Sunday, 18 June 2017

BRAPA - Blog on the Tyne : Newcastle Summer Adventure



With a seemingly endless supply of quality real ale outlets, Newcastle is a great place for a boozy day out, and under the circs, it is no wonder Ant (PJ from Byker Grove) has had to check himself into rehab.

It was the 4th annual 'work' summer day out, and with Yorkshire now complete, we had to think beyond our comfort zone.  Oldham just didn't appeal enough, and I ended up moving the day to Newcastle, a bit controversial as the L**ds lot had a longer day, and a potentially more expensive ticket than me.

At one point, it looked like we'd get a record number of people of a BRAPA day out, but inevitably, people made their excuses and we left with a nice manageable group of 5.  Joining me were ever presents Rich Ellis and Jason "Angry Arnold" Garrett.  Piper Corday made her 3rd appearance, and Chris Hastings his second, a special mention to him for his sheer enthusiasm considering he's a Sunderland man.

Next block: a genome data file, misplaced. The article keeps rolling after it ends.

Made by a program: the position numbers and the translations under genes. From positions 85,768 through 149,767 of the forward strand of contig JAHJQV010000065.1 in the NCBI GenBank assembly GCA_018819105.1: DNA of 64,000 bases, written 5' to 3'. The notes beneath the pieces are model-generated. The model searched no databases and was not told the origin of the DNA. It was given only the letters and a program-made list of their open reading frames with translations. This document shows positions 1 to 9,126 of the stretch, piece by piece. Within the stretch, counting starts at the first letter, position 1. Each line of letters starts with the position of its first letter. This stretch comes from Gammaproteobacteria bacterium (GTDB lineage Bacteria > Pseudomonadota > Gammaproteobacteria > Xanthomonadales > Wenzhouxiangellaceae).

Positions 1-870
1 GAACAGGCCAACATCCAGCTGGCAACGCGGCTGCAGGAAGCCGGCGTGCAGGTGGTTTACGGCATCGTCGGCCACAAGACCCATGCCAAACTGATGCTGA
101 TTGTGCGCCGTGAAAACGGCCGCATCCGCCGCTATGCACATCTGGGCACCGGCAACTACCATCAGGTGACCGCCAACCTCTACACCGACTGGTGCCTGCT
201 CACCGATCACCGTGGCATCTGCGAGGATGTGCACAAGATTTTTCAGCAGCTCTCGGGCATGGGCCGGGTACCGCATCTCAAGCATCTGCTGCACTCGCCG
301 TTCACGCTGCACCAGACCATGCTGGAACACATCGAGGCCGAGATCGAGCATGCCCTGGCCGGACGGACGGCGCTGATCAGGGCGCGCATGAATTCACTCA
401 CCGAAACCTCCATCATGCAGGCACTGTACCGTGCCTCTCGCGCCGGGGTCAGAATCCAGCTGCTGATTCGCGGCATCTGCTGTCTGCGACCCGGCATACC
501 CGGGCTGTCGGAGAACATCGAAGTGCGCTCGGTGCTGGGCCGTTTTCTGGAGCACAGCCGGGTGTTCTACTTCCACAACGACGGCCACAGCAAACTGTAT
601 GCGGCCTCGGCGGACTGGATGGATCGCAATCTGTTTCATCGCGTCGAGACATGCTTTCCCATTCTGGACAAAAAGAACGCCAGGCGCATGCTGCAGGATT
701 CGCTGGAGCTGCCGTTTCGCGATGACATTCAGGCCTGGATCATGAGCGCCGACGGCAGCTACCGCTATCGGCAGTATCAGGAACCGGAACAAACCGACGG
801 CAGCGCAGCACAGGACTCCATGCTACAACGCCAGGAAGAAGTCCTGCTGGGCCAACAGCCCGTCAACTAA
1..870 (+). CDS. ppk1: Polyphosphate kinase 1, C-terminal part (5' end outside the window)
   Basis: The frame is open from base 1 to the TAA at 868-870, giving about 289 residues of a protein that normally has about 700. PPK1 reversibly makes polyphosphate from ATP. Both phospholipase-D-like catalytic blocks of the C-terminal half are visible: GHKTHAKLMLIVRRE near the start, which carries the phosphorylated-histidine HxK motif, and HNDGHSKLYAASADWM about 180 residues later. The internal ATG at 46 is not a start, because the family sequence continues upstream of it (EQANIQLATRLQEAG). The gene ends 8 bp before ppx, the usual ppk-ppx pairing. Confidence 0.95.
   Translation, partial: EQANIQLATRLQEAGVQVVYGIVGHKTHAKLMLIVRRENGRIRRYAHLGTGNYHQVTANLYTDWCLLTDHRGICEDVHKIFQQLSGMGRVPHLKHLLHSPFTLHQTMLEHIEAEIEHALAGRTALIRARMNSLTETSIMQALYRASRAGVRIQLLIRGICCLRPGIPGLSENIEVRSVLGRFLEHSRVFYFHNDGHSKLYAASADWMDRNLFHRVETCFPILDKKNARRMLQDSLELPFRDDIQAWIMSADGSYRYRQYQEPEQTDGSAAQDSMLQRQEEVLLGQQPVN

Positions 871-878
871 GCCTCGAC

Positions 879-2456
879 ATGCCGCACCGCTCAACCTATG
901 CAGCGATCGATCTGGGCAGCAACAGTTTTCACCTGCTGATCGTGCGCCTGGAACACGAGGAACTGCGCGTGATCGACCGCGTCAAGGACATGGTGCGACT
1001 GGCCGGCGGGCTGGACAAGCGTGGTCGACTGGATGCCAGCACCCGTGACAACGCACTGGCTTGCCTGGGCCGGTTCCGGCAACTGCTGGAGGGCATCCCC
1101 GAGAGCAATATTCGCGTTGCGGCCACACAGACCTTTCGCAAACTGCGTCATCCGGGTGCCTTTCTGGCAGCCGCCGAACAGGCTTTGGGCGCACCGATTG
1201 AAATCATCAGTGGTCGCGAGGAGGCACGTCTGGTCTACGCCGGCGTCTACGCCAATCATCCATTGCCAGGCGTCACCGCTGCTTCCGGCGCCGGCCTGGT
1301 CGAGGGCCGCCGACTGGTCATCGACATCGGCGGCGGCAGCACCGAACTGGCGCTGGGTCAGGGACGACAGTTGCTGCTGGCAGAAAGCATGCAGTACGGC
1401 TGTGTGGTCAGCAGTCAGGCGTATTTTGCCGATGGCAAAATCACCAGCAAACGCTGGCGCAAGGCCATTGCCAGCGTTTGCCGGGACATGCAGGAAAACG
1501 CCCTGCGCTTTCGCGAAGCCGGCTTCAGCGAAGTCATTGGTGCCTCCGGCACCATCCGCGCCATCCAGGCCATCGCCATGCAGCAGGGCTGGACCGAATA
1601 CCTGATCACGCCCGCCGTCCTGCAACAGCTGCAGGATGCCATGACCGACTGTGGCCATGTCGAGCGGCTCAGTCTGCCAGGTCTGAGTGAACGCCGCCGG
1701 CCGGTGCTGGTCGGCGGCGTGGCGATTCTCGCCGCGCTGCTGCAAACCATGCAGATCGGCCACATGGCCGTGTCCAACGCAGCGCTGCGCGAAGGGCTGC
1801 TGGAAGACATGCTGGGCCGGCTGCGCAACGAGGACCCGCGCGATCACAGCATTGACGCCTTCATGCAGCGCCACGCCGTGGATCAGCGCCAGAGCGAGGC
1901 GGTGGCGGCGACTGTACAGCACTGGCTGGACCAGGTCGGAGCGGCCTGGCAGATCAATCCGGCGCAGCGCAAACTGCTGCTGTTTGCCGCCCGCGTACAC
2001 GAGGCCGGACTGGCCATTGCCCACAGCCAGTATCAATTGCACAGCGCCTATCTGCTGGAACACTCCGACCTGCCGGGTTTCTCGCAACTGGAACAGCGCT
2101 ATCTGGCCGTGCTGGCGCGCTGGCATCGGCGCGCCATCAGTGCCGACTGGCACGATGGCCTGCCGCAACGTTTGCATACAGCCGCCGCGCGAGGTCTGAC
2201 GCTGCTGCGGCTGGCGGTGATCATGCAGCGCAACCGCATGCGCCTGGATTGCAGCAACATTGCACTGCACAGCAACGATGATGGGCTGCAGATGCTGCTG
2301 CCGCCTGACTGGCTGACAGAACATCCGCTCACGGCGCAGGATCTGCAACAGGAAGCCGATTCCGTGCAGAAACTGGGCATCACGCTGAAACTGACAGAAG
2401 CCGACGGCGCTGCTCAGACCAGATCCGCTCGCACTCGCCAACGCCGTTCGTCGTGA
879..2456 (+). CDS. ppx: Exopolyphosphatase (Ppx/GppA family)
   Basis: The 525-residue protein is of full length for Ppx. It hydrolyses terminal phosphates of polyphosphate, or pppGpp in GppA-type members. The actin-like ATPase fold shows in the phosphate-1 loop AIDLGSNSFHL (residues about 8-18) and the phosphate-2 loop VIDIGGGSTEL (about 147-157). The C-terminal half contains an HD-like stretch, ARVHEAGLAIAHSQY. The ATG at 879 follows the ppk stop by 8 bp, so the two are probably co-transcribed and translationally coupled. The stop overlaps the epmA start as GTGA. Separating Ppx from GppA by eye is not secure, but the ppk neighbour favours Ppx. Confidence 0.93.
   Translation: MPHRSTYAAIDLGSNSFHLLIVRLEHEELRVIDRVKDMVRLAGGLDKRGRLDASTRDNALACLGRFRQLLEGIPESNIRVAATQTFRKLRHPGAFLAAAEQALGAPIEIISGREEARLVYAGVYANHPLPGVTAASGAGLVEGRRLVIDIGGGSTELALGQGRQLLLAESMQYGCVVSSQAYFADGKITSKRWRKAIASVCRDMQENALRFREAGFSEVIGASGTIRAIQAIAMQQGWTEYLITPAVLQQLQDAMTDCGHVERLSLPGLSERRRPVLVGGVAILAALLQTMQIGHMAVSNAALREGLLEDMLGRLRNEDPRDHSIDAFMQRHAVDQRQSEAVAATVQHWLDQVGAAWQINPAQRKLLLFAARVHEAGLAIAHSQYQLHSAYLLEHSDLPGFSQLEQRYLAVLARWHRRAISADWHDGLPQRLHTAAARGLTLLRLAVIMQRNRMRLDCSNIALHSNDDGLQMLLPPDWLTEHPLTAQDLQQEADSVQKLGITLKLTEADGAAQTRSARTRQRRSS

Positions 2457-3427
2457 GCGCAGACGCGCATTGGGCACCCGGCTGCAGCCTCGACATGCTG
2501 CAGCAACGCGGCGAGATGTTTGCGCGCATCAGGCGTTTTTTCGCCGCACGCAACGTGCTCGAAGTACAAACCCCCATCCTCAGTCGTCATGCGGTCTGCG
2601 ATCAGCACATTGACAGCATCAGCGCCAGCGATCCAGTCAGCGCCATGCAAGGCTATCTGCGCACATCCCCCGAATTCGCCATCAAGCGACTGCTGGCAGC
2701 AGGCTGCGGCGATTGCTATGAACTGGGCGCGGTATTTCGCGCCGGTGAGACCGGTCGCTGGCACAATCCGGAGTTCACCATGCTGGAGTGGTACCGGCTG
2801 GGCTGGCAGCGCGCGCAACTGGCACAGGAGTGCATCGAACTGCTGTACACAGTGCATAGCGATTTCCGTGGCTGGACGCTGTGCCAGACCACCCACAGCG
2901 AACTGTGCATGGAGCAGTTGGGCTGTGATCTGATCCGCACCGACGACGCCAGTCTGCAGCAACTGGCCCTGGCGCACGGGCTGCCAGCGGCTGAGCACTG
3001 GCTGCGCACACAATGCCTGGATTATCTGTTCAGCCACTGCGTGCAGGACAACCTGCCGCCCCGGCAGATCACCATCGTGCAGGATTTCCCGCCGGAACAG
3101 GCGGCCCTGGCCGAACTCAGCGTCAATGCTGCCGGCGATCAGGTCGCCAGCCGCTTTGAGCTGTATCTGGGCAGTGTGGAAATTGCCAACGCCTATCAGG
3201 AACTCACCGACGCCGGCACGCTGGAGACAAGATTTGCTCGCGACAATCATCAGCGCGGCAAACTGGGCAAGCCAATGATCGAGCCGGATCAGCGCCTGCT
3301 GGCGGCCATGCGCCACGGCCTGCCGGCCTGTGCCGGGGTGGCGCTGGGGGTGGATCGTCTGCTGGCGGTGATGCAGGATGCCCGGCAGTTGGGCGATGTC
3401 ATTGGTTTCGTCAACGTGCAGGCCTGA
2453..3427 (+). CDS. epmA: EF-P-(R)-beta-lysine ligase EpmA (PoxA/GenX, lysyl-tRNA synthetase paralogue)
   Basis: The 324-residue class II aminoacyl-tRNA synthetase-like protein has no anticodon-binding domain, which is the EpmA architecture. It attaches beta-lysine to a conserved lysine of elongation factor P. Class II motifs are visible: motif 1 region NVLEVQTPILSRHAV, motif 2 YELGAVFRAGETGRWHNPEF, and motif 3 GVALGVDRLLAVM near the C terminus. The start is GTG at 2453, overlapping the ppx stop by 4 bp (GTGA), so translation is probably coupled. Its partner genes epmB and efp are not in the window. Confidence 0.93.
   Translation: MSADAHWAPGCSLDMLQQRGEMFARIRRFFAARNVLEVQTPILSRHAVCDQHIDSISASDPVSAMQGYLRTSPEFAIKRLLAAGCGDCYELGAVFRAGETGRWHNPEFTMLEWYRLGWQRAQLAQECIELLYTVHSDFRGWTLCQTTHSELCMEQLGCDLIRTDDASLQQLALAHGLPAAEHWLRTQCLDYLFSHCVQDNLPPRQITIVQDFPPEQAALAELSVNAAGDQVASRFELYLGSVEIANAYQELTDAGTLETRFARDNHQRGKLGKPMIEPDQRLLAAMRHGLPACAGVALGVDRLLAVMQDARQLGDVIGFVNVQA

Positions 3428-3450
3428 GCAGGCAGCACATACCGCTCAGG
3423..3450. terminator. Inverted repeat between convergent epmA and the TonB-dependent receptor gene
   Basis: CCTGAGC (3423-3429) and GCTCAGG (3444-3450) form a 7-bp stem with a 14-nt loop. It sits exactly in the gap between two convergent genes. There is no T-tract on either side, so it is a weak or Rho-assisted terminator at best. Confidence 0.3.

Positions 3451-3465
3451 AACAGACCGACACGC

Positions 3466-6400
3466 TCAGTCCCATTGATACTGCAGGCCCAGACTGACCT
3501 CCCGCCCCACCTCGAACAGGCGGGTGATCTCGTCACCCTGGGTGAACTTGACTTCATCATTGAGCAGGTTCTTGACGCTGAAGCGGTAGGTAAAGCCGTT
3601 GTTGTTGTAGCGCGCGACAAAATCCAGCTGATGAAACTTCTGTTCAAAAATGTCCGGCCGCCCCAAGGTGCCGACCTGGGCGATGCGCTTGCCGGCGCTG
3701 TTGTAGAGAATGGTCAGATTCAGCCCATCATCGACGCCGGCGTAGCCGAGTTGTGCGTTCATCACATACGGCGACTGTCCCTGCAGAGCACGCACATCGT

They joined me on the train after breakfast, and before long we were in Newcastle itself.   As my GBG App led us uncertainly to our first pub, I had to put up with the usual "are we there yet?" whinging from Rich and Chris, Jason commenting to me it was like taking kids on holiday.  And there was no Mossley-esque hill climb this year.  It was still before 11am and we stood outside like a bunch of idiots, not realising the pub had secretly opened already ......

Me, Pipes, Chris and Rich ready for pub one.
1149.  Fitzgeralds, Newcastle-Upon-Tyne